You can search the Web read tutorials ...etc to learn more about the powerful CLI.

Start from Ubuntu Community Documentation page
https://help.ubuntu.com/community/UsingTheTerminal

Regards
 NikTh

linux_enthu (hisupiramani) said : #2

Thanks a ton for the Answers

I shall try and revert back

Once again, thanks for making Linux a very interesting system

Regards

linux_enthu (hisupiramani) said : #3

//////3. You can install software in live usb , but it is not persistent. The software and all the changes you have done will be lost in next reboot.
If you want to be able to save software and/or configuration you have done, you must create a Live usb-stick with persistent space.
Read here about this
https://wiki.ubuntu.com/LiveUsbPendrivePersistent////////

THANKS for your detailed answer I have one more question...... Hope you can answer

While I boot up with my USB I see the hard drives on my machine , I can see the existing drives and directories etc...

If any software is installed on my hard drives during my Linux session, will they also be erased when I get out of Linux ? Or is this persistence only for USB

TIA

sudo fdisk -l

Will show all hard drives and their respective partitions, is this what you mean?

N1ck 7h0m4d4k15 (nicktux) said : #5

You cannot install software to another hard drive or/and partition. Linux software (as I know) always installed in /usr/bin/ .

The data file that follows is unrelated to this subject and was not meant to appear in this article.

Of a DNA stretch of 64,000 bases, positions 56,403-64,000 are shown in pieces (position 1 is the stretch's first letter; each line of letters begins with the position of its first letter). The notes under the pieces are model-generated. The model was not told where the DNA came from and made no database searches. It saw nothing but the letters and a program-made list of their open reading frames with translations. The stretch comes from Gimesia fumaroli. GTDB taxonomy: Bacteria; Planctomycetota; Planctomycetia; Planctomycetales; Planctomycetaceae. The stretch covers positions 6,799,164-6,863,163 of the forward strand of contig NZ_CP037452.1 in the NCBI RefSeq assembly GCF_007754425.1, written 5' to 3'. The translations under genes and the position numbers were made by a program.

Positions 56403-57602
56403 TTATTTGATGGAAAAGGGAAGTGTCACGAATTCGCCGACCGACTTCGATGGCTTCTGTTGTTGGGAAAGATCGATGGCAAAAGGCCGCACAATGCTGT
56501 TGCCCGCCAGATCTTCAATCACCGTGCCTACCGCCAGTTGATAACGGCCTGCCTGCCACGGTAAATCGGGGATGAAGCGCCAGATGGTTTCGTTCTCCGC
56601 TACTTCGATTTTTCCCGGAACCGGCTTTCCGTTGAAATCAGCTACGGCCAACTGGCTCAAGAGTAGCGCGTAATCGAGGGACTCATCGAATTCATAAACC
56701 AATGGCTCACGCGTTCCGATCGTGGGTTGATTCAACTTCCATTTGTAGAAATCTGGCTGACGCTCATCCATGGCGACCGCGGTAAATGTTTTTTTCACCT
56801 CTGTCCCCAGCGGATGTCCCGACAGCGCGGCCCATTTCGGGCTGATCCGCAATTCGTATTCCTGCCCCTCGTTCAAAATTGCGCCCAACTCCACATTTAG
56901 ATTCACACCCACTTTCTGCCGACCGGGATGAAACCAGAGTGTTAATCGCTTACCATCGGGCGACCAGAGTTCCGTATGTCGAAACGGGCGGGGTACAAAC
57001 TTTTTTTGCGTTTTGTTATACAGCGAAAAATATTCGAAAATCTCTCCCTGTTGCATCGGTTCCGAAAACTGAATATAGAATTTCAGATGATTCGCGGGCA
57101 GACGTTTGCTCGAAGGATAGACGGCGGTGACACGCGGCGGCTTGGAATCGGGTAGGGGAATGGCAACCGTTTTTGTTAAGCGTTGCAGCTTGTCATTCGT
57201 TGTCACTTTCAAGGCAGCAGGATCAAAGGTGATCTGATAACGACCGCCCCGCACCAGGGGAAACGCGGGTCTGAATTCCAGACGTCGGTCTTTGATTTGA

This folder exists in your current Linux operating system (for example, your Live USB-stick). You can install software in other folders but you have to compile it , build it and then you can define another folder. It is a procedure for advanced users.

Regards
 NikTh

The binary you lauch will be in /usr/bin but lots of other files needed to make it run will be in other places. This allows SHARED libs to be used in applications. If one application uses a library and then you install another application using that same library then only one version will be stored on the hard drive and also if both are running then only one version will be stored in RAM and both processes will use it. This allows packages to be smaller and also use fewer resources. Windows would load multiple copys of the same file to RAM and is wasteful (look at svchost.exe for example), it also duplicates effort in the OS to not use this model.